Windsurfing & Stand-Up Paddleboarding in Michigan
St. Lucian Report
Jeannie and I washed-up in St. Lucia one week ago today - 'today' being Independence Day in St. Lucia. We have just two and a half more days to go before heading back to the frozen tundra. We're staying in a large apartment in a private neighborhood, that's about a 25 minute walk from The Reef, windsurfing and kitesurfing center. The apartment is large, but we're sharing it with so many six-legged 'friends', that it often doesn't feel all that large. We have no car, so we haven't seen other parts of the island, other than the Vieux Fort area. The Reef serves pretty good food and drinks, and the staff are very nice, so we pretty much just hang out here all day. Also, Jolien, the owner, is very helpful with everything. In general, the St. Lucian's are very nice. Life is relaxed, but not pampered-relaxed, as we deal with the bugs and the fact that we can't drink the water. We carry bottled water back to the apartment every night to drink and brush our teeth. We boil water in the morning to do any dishes.
The bay is completely protected by reefs and by the Maria Islands nature preserves, which you can see in the photo above. The winds are side-on, and there is no coral or other obstructions inside the bay, making it a fairly safe place to sail. The windy season goes from November through February, so we're just at the end of that season. This week the winds have ranged from about 13 - 20 knots. I would say that the windsurfing here is pretty challenging (when it's windy). The islands disturb the wind and also cause wrap-around waves which interfere with each other on the lee side of the island. You can get waves coming at you from two directions. Jeannie characterized the waves as 'a washing machine on the gentle cycle' - and she likes that. But with the dirty wind and the rough water, you need a lot more sail for the wind speed than you might think. On a windy day, I sailed into one rogue wave on the lee side that was pushing mast-high (trough to peak). It wasn't breaking, so getting over it was fun, but still a stretch for me. Also, that's not characteristic - most of the waves inside the reef are more like waist high. The winds don't seem to match the Wind Guru predictions, and never stay steady for a long period of time. It seems like we're always rigged too big or too small, but if you try to change gear, the winds will have changed by the time you're back on the water. Jeannie has been on sails ranging from 4.2- 5.4m2, and I've been on 5.8 - 7.5 m2. You need a bigger board than you'd like to get through the lulls. Jeannie's been on an 85L and I've been on a 115L.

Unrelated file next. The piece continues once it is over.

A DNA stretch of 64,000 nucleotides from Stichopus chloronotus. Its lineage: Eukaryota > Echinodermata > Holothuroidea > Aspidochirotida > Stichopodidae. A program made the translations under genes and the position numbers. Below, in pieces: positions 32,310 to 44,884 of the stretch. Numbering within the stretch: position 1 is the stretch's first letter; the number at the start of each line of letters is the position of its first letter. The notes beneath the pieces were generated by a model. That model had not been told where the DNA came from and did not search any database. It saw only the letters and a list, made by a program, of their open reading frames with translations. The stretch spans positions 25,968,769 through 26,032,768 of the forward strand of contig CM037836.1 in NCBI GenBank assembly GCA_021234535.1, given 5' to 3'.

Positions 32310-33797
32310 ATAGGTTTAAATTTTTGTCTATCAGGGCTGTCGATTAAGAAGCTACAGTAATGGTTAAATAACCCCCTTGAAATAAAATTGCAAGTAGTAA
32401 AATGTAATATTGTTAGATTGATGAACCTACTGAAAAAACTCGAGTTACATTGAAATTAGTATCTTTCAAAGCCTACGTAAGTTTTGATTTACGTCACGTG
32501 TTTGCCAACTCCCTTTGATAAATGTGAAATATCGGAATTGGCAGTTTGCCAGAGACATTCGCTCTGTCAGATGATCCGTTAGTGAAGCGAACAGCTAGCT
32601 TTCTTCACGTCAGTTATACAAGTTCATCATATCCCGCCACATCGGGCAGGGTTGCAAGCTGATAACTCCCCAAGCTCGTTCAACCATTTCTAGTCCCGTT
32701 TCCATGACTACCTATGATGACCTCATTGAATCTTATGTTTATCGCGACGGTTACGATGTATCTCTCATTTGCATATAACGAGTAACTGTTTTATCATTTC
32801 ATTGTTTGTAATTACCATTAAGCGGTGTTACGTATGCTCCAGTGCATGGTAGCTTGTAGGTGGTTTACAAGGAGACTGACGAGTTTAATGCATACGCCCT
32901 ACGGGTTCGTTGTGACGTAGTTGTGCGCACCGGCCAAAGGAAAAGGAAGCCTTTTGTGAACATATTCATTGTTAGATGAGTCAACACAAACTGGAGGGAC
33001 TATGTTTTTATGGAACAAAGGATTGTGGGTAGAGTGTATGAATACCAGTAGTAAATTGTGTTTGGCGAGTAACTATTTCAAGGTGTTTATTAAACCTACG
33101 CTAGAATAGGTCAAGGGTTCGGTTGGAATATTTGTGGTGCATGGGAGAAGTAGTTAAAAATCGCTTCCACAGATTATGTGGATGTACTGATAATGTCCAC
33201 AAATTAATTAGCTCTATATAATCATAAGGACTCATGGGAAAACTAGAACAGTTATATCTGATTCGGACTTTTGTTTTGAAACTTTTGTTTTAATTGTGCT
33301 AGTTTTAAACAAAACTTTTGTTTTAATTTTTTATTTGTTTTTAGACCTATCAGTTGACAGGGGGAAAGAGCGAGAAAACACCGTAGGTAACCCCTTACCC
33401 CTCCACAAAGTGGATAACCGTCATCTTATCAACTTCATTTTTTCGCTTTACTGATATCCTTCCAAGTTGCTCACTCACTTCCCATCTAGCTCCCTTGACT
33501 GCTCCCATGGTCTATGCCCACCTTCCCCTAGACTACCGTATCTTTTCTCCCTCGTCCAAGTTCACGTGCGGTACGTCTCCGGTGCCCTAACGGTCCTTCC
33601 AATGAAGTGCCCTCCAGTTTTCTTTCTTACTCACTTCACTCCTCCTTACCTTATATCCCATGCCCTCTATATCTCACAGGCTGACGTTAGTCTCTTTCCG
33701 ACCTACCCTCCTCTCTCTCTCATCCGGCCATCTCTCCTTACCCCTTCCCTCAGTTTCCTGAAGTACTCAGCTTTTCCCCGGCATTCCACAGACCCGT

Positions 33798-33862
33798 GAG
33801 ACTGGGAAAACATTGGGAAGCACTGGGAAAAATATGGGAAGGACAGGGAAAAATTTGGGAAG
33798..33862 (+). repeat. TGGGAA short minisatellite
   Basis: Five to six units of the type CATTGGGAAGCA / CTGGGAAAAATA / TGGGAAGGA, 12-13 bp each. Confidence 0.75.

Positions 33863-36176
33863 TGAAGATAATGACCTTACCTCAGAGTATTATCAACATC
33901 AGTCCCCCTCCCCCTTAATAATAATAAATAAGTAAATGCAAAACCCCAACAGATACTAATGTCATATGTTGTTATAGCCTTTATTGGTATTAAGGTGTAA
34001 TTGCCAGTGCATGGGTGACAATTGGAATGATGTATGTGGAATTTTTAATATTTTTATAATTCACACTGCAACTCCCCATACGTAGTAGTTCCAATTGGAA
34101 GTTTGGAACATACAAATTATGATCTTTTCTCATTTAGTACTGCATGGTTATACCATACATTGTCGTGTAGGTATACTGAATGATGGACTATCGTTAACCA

While The Reef started as a windsurfing center, it's now much more of a kiting center. The lighter winds and protected bay make it ideal for kiting. Also, I think the air is cleaner up high - it's very 'squirrely' down at sea level. Most of the kiters here have never windsurfed and don't know anything about windsurfing, so we try to give them a wide berth on the water. However, crowding is never a problem. There might only be 3-6 kites on the water at any given time.
There are lots of very cheap, but basic accommodations, available for kiters and windsurfers. Many of the Canadians and Europeans (not many Americans here) here stay for several months. You can rent a room in a bed and breakfast for $25/day, for example, or stay in a beach cottage for $35-$50/day.
I'll try to report on the other activities later.
I used to go down to Barbados every year in the mid to late 80's when I was part of a windsurfing shop in January before it turned into a huge tourist trap.
Any one been down there lately?